Thursday, September 11, 2008

Fewer, less capable, more delivery slippage...

...the Canadian Coast Guards planned mid-shore patrol vessels?
The coast guard is considering buying 10 mid-shore patrol vessels instead of the dozen originally planned to reduce costs.

It’s also looking at a cost-cutting measure that would mean the ships get slower as they age.

"They are looking for ways to make the project more affordable," a source involved in the project said Wednesday.

"Have we asked for too much? Have we given the vessels too many bells and whistles?"

The Conservative government quietly scuttled a plan last month to build 12 mid-shore patrol vessels for the coast guard. Bids had been received for that program, but they exceeded the anticipated $340-million cost, according to Public Works.

Estimates from shipyards interested in building the vessels were between 30 and 40 per cent higher than that price, said the source.

"So you need a lot of savings."

The Tories are still promising the ships will be built, but now experts are looking at ways to shave money off the project.

One possibility would be to change the specifications for the propulsion systems, said the source.

The coast guard had asked the ships operate at their peak speed at 90 per cent power when they are new. Changing that to 100 per cent would mean the vessels would be cheaper to build. But they would also get heavier when more equipment is inevitably added, said the source. Without the extra power in reserve, that means the vessels would slow as they age.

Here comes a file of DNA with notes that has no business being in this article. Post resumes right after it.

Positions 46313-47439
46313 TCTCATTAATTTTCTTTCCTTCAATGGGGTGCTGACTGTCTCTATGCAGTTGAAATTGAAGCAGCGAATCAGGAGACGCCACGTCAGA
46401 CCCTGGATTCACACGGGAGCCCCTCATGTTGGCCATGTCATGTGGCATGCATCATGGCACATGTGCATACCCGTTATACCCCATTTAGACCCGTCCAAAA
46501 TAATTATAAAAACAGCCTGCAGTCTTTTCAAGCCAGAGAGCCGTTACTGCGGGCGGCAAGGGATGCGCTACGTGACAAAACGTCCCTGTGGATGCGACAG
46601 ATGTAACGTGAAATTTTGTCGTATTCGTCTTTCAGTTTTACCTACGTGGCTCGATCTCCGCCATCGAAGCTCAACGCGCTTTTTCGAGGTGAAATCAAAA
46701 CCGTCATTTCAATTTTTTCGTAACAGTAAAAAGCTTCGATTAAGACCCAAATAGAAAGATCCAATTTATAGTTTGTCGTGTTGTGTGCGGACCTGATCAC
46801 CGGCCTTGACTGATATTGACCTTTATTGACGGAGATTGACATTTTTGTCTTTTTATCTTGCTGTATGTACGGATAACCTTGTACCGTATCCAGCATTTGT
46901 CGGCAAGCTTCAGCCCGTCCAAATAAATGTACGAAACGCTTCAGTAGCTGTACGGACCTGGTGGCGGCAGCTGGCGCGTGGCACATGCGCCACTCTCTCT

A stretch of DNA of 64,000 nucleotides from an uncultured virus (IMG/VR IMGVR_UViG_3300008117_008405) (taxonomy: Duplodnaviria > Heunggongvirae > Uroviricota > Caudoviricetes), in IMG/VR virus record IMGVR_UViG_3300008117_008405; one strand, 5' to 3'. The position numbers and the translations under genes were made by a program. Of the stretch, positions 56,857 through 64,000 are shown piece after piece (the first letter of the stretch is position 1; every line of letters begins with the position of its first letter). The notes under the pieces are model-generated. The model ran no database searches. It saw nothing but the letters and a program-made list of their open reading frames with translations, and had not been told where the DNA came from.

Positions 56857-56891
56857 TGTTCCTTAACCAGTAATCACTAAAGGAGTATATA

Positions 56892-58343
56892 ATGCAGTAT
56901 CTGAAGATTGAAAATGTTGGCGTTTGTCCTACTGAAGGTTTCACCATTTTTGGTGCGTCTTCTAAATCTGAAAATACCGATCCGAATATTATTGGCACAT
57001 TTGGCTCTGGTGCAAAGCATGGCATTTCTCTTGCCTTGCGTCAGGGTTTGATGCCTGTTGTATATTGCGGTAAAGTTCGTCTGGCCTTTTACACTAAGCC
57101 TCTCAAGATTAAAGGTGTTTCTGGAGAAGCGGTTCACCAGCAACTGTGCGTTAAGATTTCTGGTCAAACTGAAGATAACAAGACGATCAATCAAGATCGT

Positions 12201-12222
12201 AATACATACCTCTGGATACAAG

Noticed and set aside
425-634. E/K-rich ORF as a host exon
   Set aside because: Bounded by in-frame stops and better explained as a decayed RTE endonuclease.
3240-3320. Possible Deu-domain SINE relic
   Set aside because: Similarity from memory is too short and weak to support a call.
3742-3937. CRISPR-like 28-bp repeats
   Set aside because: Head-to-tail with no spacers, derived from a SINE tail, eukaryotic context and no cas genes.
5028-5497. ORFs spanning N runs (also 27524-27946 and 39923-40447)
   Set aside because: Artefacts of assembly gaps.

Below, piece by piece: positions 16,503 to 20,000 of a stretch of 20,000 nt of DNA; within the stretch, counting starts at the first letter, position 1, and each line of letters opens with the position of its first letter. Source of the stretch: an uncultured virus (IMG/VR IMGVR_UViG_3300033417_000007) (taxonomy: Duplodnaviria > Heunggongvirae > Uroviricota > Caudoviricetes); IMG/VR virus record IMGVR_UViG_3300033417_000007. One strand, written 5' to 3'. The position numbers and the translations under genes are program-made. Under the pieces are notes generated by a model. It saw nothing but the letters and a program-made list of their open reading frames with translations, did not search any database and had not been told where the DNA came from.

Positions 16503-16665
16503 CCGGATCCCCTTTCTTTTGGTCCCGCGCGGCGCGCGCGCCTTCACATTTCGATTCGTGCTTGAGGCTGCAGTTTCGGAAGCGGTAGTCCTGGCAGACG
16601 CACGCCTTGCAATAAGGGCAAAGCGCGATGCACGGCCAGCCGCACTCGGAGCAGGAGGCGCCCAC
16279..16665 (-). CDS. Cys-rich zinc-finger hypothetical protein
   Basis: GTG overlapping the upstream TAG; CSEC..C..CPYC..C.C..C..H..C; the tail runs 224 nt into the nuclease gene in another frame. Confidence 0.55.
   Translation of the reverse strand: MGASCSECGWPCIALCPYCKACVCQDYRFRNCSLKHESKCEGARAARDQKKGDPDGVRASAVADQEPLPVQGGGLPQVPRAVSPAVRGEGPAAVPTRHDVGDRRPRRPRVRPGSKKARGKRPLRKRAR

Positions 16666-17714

"Each time you add weight, it slows the boat down," said the source.

Three companies, including Irving Shipbuilding, were interested in building the vessels.

Eight of the coast guard patrol vessels were announced in the federal 2006 budget and four were part of the 2007 budget. They were to be up to 43 metres in length and travel at speeds up to 46 km/h.

They were meant to provide criminal and fisheries enforcement, monitor and patrol the ocean and protect sovereignty.

They were to have a crew of eight to 10 and carry RCMP or Department of Fisheries and Oceans enforcement officers
[emphasis added].

The first of the new ships were to go into service in 2009 and the remaining in regular intervals up to 2014.

Now it’s looking like if the project does go ahead, the first ship won’t be ready until 2011, said the source.

"You might get them in 2010, but there’s reality, too," said the source.

The coast guard offered no comment by late Wednesday on questions about the proposed changes...
The price of buying Canadian.


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